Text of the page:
It is not as sophisticated as “UP” or “Inside Out” but it is every bit as rewarding. There are ups and downs, and joy and sorrow, brilliantly woven together to a heartwarming finale.
Note: Prices are approximate and vary on demand and accommodation selection.
We discovered this charming little hotel several years ago and fell in love with it. It is on a little tiny one lane street in the center of old Rome within walking distance of most of Rome’s must see sites. The rooms are compact but very serviceable with free Wi-Fi and a hearty breakfast included. There are a handful of rooms with small balconies overlooking the rooftops of the neighborhood.
The owner and manager speak very good English and are very helpful recommending lots of local restaurants and shopping in the immediate area. In fact, we enjoyed our last stay so much we have reservations for several days next year. Reviews rank 3.9 of 5 stars. Rates: 80 to 330 Euros.
This delightful house was built in 1842 and has been fully restored and updated with comfortable furnishing and antiques. It sits on 13 acres of parkland including a walled Victorian garden. There is also a pool opened from May to September depending on the weather. There are 14 rooms to choose from, each with its own character.
Breakfast at Beryl is a traditional English breakfast with a menu of choices. While dinner is not served, the hotel has a variety of suggested dinner options a short drive away.
Wells is famous for its Cathedral, its charming town and close proximity to other places of interest. We suggest 2 or 3 nights in conjunction with other destination in the Somerset region. Reviews rank 4 of 5 stars. Rates 110 to 160 Euros.
We just discovered this hotel this summer for 4 nights before boarding a river cruise to the Black Sea. You might think it odd to recommend a Marriott property for a visit to an ancient capital, but this is a sleek, modern full service hotel with nice everything and it was surprisingly affordable for the quality.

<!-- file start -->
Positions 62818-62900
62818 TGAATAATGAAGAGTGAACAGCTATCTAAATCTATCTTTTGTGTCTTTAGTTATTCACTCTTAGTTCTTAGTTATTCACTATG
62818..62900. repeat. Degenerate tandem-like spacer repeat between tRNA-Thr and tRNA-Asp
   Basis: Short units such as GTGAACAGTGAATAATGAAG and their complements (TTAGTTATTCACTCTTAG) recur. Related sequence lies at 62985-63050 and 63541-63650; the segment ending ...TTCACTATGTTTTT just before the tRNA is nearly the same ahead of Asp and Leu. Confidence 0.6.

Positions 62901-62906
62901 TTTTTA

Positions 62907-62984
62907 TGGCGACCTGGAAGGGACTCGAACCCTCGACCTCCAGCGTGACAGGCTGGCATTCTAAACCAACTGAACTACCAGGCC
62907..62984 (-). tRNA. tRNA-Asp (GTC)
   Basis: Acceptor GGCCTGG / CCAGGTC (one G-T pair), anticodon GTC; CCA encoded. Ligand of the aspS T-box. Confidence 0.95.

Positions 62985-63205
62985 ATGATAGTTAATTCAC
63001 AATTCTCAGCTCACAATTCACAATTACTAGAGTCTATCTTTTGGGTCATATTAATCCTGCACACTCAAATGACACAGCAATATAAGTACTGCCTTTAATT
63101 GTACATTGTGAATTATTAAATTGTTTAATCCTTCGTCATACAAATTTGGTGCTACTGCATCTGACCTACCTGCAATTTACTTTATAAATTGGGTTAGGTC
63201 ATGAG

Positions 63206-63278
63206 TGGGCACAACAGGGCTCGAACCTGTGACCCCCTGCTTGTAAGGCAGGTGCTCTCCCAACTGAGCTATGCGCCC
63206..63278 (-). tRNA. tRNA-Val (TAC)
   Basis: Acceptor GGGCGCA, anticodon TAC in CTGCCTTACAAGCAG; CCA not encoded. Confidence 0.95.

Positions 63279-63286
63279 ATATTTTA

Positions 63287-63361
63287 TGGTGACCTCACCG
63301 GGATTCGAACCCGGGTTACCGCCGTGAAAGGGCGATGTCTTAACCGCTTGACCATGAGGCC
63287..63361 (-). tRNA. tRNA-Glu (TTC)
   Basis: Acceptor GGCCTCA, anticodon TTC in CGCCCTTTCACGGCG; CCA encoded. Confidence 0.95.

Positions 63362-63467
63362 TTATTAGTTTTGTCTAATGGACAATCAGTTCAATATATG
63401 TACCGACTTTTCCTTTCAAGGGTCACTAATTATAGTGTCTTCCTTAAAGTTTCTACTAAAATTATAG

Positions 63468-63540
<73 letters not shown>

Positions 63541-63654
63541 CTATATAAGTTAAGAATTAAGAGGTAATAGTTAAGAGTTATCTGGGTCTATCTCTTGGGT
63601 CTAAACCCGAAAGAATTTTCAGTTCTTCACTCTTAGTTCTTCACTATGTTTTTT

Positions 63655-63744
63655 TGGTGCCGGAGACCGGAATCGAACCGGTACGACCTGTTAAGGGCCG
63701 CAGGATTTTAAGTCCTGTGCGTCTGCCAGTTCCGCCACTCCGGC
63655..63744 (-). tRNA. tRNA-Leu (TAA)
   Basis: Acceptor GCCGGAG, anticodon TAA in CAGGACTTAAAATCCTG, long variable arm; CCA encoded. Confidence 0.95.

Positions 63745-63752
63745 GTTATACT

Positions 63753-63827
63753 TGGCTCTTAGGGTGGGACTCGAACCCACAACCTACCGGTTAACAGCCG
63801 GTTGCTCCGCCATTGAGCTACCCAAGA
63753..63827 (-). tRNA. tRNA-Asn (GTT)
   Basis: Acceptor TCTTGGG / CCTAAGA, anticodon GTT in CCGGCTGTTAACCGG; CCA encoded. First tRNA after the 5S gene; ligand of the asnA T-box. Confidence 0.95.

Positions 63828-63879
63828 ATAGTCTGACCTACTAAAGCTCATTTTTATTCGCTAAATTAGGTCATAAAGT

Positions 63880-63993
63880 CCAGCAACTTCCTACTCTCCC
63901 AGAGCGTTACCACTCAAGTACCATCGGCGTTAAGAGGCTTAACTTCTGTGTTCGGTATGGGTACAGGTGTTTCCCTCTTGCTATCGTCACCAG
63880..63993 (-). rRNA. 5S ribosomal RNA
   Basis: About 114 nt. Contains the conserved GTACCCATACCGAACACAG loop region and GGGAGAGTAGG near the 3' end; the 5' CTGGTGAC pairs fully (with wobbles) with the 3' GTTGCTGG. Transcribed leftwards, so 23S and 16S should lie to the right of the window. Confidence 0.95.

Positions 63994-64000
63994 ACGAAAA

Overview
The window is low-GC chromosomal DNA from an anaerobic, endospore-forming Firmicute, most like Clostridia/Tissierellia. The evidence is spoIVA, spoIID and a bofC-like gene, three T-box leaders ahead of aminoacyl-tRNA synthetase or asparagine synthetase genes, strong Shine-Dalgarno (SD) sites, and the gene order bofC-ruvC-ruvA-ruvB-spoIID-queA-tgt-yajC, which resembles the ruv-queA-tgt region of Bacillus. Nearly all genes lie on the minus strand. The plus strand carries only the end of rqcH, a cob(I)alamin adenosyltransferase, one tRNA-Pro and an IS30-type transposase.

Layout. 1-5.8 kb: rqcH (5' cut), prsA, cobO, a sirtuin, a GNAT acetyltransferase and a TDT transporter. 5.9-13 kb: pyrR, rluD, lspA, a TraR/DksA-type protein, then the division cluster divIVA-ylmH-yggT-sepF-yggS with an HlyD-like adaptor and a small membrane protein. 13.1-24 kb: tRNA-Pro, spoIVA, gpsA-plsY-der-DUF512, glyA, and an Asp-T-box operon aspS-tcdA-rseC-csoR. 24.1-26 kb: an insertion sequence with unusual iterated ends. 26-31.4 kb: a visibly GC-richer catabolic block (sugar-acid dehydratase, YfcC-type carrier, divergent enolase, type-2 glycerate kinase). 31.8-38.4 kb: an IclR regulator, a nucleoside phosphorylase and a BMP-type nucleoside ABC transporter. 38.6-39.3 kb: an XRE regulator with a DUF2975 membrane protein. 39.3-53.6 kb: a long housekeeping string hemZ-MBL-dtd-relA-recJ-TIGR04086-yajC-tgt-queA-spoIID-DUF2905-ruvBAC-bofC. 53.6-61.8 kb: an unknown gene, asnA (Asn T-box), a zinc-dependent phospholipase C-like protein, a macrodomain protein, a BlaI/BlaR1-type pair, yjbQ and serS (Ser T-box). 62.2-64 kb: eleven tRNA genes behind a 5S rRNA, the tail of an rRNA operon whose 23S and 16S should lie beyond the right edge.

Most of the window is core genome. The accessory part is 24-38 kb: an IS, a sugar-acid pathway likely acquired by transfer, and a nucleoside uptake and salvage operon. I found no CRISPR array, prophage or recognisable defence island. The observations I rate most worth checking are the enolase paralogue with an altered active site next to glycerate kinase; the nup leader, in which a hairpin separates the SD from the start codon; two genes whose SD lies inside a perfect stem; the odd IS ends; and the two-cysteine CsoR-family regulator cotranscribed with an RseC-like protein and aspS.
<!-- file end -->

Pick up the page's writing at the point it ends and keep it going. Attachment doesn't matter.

It is in the center of Budapest making it well positioned for sightseeing. Trams, buses and subway are all out the front door. Rooms are generous in size, floor to ceiling glass, some rooms have balconies. Other rooms face a large light well so bear that in mind when making reservations. Reviews rank 5 of 5 stars. Rates 90 to 184 Euros.
Located next to the Cusco’s central square this hotel as you might guess, started as a monastery in 1592. Make no mistake, this property was completely renovated into a luxury hotel boasting two restaurants, and a spa. The 122 rooms and suites are both ancient and modern situated around the original courtyard.
It is in the Center of Cusco, a perfect location from which to explore this amazing colonial city before or after a visit to Machu Picchu and the Sacred Valley. It is a bit pricy but worth the splurge. Note: some rooms come with extra oxygen pumped in. The local coca tea also works well. Reviews rank 4.5 of 5 stars. Rates $345 to $1200. USD.
I still remember our arrival to this hotel. After a painfully long flight in coach (we were relatively novice travelers then), followed by a long ride from the airport to central Sydney, we checked in, made our way to our room, pulled back the drapes and wham, there was the Opera House in all its glory. It consumes the entire field of vision. It turns out the Park Hyatt is in a dynamite location directly across the harbor from the famous Opera House.